suggesting a larger narrative arc, so I tried to nurture that as best as
The characters in the story are well-rendered and familiar. A few of
them are on methadone. An interesting aspect is that we generally see
them in recovery, not in the manic state of using. Why did you choose to
show them this way?
For me, it had to do with emotion. I feel like so many stories draw
their power from the bad side of things. I guess we could call it misery
porn. I didn’t want to do that. I wanted to get at characters’
emotions in other ways, ways that weren’t manipulating the reader by
showing a character in a constant state of addiction or using.
You’ve said that this is a story collection about people who happen to
be Penobscot. Can you talk about why this is an important mindset for
fiction writers (versus deciding to explicitly write about being
It’s impossible to write about an entire culture—I only have my
experience and relationship to my culture. If we start to assume we
speak for that culture—our culture—we run the risk of monopolizing
the “market” or the space where stories can exist. We can end up
silencing our own people.
In your interview with David Naimon, you discussed Treuer’s phrase
“exoticized foreknowledge”, an assumption that alters how X is perceived
in relation to the history of Native people. But understanding a text’s
meaning is an emergent process, interacting with language, history, etc.
Without a time machine or control of curriculum, this foreknowledge
can’t be escaped. How should writers like us deal with this?
In my view, I think we should be conscious that readers may have
different takes on texts, and so we should be careful not to fuel or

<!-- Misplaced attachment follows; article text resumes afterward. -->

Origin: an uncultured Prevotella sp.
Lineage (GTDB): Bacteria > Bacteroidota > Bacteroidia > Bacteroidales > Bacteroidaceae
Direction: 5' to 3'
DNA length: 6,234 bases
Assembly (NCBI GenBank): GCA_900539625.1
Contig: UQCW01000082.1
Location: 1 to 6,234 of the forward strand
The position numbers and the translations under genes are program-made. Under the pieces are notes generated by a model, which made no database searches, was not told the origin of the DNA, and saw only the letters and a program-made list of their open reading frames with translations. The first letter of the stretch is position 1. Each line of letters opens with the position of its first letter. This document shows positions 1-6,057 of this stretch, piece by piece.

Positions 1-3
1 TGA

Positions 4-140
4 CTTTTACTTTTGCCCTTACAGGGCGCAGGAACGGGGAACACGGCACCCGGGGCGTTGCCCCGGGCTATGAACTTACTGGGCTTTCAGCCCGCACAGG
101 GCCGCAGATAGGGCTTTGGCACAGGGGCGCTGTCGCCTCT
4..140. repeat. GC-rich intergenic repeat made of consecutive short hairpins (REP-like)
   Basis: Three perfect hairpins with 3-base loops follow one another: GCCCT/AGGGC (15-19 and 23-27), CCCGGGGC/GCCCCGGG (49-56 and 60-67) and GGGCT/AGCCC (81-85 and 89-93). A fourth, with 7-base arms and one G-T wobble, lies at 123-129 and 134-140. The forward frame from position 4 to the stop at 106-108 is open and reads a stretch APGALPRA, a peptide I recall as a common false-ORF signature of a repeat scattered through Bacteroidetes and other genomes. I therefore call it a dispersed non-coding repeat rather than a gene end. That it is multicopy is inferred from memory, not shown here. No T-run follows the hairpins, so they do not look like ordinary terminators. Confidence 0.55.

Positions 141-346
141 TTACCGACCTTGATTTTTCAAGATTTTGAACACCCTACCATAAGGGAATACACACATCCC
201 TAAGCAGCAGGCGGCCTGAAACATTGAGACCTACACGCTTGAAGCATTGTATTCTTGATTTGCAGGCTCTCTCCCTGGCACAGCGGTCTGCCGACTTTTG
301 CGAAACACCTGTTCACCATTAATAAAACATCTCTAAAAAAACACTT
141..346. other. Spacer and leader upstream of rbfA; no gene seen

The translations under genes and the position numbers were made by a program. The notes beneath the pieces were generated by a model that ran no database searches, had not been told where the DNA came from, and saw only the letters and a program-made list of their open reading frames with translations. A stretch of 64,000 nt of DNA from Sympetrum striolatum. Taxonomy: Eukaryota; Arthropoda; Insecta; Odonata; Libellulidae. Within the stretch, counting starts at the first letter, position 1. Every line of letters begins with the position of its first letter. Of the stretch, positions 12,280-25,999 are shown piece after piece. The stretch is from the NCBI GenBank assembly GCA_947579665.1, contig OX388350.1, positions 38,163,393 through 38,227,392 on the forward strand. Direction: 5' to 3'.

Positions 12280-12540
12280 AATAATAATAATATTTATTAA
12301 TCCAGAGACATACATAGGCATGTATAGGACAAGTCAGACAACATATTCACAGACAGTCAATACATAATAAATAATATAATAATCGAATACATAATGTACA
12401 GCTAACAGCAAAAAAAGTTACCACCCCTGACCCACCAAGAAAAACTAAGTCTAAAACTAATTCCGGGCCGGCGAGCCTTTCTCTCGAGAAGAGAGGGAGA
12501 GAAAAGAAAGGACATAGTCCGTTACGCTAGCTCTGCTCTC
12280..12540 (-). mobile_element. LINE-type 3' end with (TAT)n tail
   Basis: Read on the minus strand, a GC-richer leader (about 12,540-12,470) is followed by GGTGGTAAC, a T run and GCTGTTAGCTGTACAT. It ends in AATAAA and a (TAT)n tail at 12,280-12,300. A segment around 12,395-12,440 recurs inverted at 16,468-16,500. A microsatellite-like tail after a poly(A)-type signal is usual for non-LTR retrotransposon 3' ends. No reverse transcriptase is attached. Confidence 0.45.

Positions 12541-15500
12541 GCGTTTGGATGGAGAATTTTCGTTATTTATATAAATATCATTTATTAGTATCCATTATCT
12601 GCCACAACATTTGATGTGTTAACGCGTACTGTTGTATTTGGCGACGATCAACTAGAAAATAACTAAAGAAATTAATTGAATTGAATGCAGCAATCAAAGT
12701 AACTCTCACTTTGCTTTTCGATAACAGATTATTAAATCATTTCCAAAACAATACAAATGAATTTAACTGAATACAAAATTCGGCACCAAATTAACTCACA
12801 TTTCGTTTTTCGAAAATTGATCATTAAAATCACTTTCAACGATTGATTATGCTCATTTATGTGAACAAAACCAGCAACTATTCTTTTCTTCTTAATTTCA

perpetuate ideas for emotional gain or even financial gain. It’s easy
to give readers what they want—we just copy what others are doing or
what people think. We have to cut against the comfortable.
As a writer, when do you get conscious of such things—during
creation or revision? Are there passages you excised from this book for
Definitely during revision. The creation process has to be
unhindered—it’s all about discovery, even if that discovery is junk.
You want to let your mind go where it will go. And I imagine there are
many passages I cut for that reason, but none come to mind! I will say
my early, early writings when I first started were FULL of terrible
hackneyed tropes that make me cringe thinking about them. But, I learned
and kept at it.
What authors or books would you say influenced this one the most?
Richard Van Camp’s The Lesser Blessed, Jesus’ Son by Denis
Johnson, and Love Medicine by Louise Erdrich.
A question I’ve asked to other authors: what is the best and what is
the worst writing advice you’ve received?
Best: Make something inexplicable happen, then work to reconcile it, to
make sense of it, and be specific.
Worst: Anything that goes, “You should do x, y, or z—that will make
it so much more interesting!”
Thanks, Morgan. Can you tell us about your next book?
My next book, a novel called FIRE, EXIT, is about the consequences of
Morgan Talty is a citizen of the Penobscot Indian Nation where he grew up. He is the author of the story collection Night of the Living Rez from Tin House Books, and his work has appeared in Granta, The Georgia Review, Shenandoah, TriQuarterly, Narrative Magazine, LitHub, and elsewhere. A winner of the 2021 Narrative Prize, Talty’s work has been supported by the Elizabeth George Foundation and National Endowment for the Arts (2022). Talty is an Assistant Professor of English in Creative Writing and Native American and contemporary Literature at the University of Maine, Orono, and he is on the faculty at the Stonecoast MFA in creative writing as well as the Institute of American Indian Arts. Talty is also a Prose Editor at The Massachusetts Review. He lives in Levant, Maine.